Catalogue sales in the US and European music markets, as well as their big-money deals running into hundreds of millions in USD, have made attention-grabbing headlines in the last three years. Afrobeats, a genre dominated by Nigerian talents, has continued to gain global traction. Should rights holders in Afrobeats be selling their catalogues? Abuchi Ugwu, chief executive at leading Nigerian label Chocolate City, shared his thoughts for a 1200-word article exploring the subject.


What does the trend of catalogue sales in US & European markets mean for African music?

The booming catalogue sales trend in the US and European markets signifies a significant opportunity for African music. We have already witnessed this trend in Nigeria, where there is a growing demand for African content. Countries like the US, Europe, and Asia are actively seeking to acquire diverse music catalogues.

Africa is the next frontier for business, and the music industry plays a vital role in this. The cultural richness and artistic talent in Africa make it a prime destination for investment. As the music business continues to flourish, it is essential for stakeholders to seize the opportunity and be part of this exciting growth. Ultimately, people are drawn to value, and African music offers tremendous value in the global market.


Should Afrobeats artists sell their catalogues?

In my view, the ideal approach would be a partnership between artists and industry stakeholders. By collaborating, we can amplify the reach and value of Afrobeats music. While artists may end up owning a smaller share, the goal is to ensure they generate generational wealth.

It’s important to note that ownership percentages don’t always reflect the true value and potential for monetization. For instance, Jeff Bezos owns only about 10% of Amazon, yet it remains a highly valuable company. Similarly, the focus should be on creating quality content and maximizing its monetization potential through strategic partnerships.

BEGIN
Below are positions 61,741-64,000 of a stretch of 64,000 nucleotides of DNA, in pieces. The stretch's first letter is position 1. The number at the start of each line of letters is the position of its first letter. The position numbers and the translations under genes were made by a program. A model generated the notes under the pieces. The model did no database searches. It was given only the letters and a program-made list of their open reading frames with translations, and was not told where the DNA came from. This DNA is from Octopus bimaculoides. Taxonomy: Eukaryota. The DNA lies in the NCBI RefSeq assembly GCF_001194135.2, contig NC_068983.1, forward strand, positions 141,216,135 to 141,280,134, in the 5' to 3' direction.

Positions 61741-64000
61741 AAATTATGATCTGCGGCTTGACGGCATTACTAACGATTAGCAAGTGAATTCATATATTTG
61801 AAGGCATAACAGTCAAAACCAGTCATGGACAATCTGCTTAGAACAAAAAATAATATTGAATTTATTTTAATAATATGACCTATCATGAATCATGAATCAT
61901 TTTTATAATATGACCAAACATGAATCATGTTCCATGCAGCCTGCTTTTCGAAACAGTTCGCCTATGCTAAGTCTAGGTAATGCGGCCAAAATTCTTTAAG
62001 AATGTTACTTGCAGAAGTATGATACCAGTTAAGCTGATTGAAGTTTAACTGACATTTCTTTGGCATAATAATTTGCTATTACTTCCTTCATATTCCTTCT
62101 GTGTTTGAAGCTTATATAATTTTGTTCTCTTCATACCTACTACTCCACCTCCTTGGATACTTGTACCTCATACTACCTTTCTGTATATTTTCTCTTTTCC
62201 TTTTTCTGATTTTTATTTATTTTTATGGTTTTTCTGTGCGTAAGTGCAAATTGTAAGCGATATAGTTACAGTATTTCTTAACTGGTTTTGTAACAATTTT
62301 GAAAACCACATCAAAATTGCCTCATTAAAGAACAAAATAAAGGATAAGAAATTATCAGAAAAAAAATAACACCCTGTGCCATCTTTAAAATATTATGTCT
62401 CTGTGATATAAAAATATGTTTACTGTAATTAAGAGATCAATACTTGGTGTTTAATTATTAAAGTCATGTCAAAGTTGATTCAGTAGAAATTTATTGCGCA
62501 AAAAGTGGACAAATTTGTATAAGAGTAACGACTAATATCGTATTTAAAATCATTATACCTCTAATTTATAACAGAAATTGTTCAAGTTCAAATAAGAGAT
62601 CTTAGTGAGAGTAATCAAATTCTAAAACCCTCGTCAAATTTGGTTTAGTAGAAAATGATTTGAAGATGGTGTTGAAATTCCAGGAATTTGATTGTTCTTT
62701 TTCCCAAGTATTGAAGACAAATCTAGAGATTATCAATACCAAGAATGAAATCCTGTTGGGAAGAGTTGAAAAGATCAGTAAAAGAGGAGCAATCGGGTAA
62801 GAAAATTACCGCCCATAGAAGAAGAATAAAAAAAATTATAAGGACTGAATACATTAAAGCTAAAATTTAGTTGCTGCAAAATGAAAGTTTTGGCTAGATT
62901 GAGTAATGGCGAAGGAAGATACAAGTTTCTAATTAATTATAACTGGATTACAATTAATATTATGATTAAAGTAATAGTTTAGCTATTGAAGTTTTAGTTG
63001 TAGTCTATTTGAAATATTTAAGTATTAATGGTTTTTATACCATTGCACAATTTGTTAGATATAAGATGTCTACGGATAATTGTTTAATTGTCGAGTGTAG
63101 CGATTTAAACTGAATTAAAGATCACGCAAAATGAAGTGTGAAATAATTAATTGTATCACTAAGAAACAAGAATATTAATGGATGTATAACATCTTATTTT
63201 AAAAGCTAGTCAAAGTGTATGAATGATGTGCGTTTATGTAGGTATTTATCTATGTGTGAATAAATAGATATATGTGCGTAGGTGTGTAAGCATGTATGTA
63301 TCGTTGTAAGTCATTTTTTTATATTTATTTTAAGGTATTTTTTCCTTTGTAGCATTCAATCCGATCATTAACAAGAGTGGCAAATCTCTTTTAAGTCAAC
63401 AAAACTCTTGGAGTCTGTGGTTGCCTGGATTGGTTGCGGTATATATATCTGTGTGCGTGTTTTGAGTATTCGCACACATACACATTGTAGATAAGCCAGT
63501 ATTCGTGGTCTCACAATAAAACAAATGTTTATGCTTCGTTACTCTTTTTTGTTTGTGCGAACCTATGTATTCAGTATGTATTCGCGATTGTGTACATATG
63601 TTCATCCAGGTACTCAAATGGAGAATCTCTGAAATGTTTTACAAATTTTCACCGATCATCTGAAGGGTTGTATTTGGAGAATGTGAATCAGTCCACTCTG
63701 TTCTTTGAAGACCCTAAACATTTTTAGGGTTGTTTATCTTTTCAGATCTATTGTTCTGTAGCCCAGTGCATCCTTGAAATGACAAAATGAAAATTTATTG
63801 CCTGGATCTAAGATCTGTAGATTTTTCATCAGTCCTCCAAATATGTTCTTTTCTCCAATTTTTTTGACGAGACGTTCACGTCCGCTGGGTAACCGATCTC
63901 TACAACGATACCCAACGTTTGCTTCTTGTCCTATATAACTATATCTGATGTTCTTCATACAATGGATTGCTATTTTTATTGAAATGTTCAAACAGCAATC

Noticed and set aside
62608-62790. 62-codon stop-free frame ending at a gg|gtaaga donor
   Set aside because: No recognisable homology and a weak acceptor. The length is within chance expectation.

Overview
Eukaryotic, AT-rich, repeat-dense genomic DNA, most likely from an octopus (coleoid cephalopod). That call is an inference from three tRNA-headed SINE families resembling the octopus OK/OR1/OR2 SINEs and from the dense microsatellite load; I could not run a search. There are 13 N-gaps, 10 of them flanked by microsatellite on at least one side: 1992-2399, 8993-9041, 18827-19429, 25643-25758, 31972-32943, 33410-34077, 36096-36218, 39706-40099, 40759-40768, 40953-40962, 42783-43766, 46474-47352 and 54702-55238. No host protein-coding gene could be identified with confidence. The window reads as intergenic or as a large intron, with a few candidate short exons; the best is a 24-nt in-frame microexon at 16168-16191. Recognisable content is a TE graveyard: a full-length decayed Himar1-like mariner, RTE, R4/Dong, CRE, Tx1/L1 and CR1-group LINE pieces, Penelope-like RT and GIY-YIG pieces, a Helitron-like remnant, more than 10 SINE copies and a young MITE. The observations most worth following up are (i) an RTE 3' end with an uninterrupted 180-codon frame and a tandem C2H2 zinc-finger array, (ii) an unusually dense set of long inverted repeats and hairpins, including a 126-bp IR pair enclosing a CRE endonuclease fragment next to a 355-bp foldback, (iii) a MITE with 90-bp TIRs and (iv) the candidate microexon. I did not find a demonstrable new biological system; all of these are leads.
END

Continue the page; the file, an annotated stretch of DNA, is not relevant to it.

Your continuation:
In 2021/2022 US, catalogue sales were largely driven by the low cost of capital and a favourable tax window. Do Afrobeats singers have just as much incentive to sell their catalogues?

Absolutely, Afrobeats singers have significant incentives to sell their catalogues. Money and the pursuit of a good life are strong motivators for content owners. However, it’s important to recognise that the internet has levelled the playing field to a great extent.

Afrobeats music is now available on the same platforms and at the same rates as music from other regions. While we may generate fewer streams from Africa, the demand for our music matches up to global standards. This creates an environment where selling catalogues becomes a viable option, especially considering the potential financial gains.

What would valuation look like if so?


Valuation in the music industry is primarily driven by the value and ownership of the content. When requesting a valuation, it is crucial to provide robust data that supports the desired value. Investors are primarily concerned with numbers and ensuring a return on their investment.

Therefore, content owners must demonstrate how the valuation aligns with market demand, revenue potential, and long-term growth prospects. A thorough analysis of the catalogue’s performance, potential future earnings, and market dynamics should be undertaken to arrive at an accurate valuation.

What’s your analysis of the rights management & royalty administration ecosystem as it relates to Afrobeats/Nigeria?

The rights management and royalty administration ecosystem in relation to Afrobeats and Nigeria requires active involvement from the government to establish robust systems and policies.


The music industry in Africa, including Afrobeats, is still relatively young and evolving rapidly. We are in the process of figuring out the best practices and structures to protect the rights of content owners and ensure fair compensation.

It is crucial for the government to work closely with industry stakeholders to develop a supportive framework that fosters growth and safeguards the interests of all parties involved. While challenges persist, the potential for the music business in Africa, particularly in Nigeria, is immense. And with continued growth, we will see improvements in rights management and royalty administration.

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